Logical Negative: (D) The current revenue and profitability of an established product line CANNOT be maintained if the company’s best managers are assigned elsewhere. -----> This destroys the argument.

Hope this is clear.
vudsri000 wrote:

nusmavrik wrote:
D is not the obvious answer in the question. To quickly find the answer Negate D. If the profits cannot be maintained after reassignment of managers then its bad policy. Argument falls apart.

I couldn't quite understand it ?

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Re: talented managers [#permalink]  28 Jul 2010, 01:35
D for me too .. Took arnd 4:30 mins to me.. I am little poor in CRs thou..
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Re: talented managers [#permalink]  28 Jul 2010, 01:48
D it is as it proves that establish lines can work fine with / without best managers, so they can be used to develop new line of work.
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Re: talented managers [#permalink]  06 Aug 2010, 09:41
D for me too! Got it straight! :D
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Re: talented managers [#permalink]  06 Aug 2010, 19:48
D it should be!
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Re: talented managers [#permalink]  11 Sep 2010, 07:23
Easy
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Re: talented managers [#permalink]  11 Sep 2010, 15:50
Conclusion:
the best managers in a company should be assigned to development projects.

Argument:
talented managers are assigned only to established high-revenue product lines and, as a result, most new marketing ventures fail

To strengthen the conclusion we have to prove that by assigning the talented managers to other than well established product lines, the profit of the company is not getting hampered.

D clearly states that The current revenue and profitability of an established product line can be maintained even if the company’s best managers are assigned elsewhere.

D is correct
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Re: talented managers [#permalink]  11 Sep 2010, 15:58
D seemed to be pretty logical and obvious to me.
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Re: talented managers [#permalink]  13 Oct 2010, 21:10
D is the straight ans..as othrs are not suitable.
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Re: talented managers [#permalink]  14 Oct 2010, 09:08
definately d is not an answer.

(D) The current revenue and profitability of an established product line can be maintained even if the company’s best managers are assigned elsewhere.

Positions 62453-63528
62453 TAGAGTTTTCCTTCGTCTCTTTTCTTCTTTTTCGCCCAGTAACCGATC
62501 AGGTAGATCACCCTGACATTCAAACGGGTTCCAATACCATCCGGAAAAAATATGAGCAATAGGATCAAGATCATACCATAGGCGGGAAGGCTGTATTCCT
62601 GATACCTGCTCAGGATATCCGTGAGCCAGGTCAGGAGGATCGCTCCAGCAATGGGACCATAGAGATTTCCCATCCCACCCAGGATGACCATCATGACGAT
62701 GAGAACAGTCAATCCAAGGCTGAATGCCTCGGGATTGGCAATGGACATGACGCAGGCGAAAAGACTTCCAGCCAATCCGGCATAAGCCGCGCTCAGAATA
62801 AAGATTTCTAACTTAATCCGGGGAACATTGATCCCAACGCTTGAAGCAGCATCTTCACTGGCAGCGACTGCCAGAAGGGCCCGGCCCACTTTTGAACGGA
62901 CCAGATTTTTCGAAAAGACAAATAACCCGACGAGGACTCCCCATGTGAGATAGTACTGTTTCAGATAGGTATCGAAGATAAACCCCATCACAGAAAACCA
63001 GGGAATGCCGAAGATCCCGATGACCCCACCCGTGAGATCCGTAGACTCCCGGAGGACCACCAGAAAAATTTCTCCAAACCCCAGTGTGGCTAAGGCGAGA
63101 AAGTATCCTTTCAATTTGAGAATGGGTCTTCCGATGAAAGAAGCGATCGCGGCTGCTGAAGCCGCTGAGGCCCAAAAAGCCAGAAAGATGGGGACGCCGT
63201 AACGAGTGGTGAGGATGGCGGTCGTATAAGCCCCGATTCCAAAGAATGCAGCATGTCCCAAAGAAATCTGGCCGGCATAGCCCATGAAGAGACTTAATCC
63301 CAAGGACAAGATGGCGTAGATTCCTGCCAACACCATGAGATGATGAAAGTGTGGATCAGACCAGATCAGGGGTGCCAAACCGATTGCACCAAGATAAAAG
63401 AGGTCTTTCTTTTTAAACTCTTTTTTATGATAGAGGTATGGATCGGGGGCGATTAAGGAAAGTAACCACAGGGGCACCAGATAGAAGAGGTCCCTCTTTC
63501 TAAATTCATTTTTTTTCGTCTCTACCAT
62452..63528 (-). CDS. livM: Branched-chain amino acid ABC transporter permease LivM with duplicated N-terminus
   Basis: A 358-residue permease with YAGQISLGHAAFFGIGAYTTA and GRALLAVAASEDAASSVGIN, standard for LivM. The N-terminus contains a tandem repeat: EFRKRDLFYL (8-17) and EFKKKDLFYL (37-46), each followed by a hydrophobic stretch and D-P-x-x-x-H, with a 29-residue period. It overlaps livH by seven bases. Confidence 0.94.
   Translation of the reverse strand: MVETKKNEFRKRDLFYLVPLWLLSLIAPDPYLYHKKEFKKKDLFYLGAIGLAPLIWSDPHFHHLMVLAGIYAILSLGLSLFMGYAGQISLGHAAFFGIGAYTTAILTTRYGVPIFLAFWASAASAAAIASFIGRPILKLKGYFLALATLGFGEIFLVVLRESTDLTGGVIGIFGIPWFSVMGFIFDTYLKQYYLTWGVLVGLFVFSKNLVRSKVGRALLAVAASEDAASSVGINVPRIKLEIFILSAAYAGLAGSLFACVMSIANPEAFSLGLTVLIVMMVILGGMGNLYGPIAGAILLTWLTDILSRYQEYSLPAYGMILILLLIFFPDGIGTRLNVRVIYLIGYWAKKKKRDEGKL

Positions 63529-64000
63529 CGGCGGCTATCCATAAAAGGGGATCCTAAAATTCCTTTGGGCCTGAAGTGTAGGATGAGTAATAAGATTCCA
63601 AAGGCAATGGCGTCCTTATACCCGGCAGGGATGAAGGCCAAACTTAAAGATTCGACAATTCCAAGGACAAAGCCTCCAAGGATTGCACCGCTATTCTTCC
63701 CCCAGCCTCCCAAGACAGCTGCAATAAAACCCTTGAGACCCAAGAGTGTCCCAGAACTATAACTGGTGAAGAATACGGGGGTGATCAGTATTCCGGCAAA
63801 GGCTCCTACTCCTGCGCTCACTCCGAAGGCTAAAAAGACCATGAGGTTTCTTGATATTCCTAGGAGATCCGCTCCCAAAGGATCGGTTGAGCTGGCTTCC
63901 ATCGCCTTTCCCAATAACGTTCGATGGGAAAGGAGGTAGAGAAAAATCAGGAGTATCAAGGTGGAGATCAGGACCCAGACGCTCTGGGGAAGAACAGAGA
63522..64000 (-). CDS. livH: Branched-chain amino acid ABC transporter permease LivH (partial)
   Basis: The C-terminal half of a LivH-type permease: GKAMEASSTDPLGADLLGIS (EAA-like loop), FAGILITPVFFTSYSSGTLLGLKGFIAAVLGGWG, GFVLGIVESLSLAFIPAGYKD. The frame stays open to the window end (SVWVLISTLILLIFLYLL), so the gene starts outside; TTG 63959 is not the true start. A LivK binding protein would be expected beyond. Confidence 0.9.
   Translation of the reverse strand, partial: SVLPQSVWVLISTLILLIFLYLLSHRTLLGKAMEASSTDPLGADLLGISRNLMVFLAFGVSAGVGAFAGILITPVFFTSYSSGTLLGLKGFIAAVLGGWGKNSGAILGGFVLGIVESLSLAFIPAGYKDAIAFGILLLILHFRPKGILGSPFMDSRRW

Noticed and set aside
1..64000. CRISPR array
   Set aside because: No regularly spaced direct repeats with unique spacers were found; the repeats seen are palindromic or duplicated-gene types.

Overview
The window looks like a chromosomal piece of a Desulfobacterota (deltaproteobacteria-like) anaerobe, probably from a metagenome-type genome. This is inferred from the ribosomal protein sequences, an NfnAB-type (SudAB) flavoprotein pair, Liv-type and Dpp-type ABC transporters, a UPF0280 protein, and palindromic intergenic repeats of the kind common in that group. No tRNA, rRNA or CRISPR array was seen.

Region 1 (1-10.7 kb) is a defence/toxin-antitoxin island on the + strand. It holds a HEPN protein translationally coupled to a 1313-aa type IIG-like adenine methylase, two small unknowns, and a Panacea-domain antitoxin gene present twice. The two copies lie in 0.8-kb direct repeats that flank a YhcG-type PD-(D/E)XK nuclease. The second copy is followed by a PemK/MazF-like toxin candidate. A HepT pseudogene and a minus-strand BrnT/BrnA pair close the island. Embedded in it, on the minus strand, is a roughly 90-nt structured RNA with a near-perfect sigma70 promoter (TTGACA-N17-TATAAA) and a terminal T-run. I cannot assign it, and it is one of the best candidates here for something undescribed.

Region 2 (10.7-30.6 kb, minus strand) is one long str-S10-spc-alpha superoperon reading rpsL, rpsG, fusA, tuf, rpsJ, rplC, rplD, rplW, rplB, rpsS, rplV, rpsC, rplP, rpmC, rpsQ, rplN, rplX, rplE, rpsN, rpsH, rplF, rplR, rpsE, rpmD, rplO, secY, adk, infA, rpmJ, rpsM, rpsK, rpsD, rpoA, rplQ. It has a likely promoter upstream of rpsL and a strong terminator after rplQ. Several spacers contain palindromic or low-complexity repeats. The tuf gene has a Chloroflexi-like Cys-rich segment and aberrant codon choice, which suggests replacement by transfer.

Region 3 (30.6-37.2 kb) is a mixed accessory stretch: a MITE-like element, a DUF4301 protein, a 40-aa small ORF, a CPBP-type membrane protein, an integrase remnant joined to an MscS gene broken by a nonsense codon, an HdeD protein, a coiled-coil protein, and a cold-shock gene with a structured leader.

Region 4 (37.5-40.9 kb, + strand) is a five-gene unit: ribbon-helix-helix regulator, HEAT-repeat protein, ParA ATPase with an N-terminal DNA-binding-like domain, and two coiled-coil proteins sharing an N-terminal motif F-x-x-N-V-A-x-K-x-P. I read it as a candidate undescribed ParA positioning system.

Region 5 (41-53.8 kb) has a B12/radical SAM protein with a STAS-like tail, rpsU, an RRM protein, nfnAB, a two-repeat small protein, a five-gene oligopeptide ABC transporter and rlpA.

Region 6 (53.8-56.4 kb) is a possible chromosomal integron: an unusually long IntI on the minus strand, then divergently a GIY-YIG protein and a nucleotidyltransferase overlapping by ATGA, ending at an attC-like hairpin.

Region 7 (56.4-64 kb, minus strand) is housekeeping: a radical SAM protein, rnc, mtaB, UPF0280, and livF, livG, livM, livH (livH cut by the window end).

It talking about the revunue and profitability...no where discussed about the profits and revenue bcoz of company's best managers...

my ans is C and it looks wins.

Let me know if it is wrong.
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Re: talented managers [#permalink]  14 Oct 2010, 09:15
I found it somewhat straight D.
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Re: talented managers [#permalink]  14 Oct 2010, 10:36
noboru wrote:
Early in the development of a new product line, the critical resource is talent. New marketing ventures require a degree of managerial skill disproportionate to their short-term revenue prospects. Usually, however, talented managers are assigned only to established high-revenue product lines and, as a result, most new marketing ventures fail. Contrary to current practice, the best managers in a company should be assigned to development projects.
Which one of the following, if true, most strengthens the author’s argument?
(A) On average, new ventures under the direction of managers at executive level survive no longer than those managed by lower-ranking managers.
(B) For most established companies, the development of new product lines is a relatively small part of the company’s total expenditure.
(C) The more talented a manager is, the less likely he or she is to be interested in undertaking the development of a new product line.
(D) The current revenue and profitability of an established product line can be maintained even if the company’s best managers are assigned elsewhere.
(E) Early short-term revenue prospects of a new product line are usually a good predictor of how successful a product line will ultimately be.

D for me too
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Re: talented managers [#permalink]  15 Oct 2010, 08:49
another D
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Re: talented managers [#permalink]  30 Mar 2011, 23:35
The answer is D - it eliminates a reason that may weaken the assunmption.
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Re: talented managers   [#permalink] 30 Mar 2011, 23:35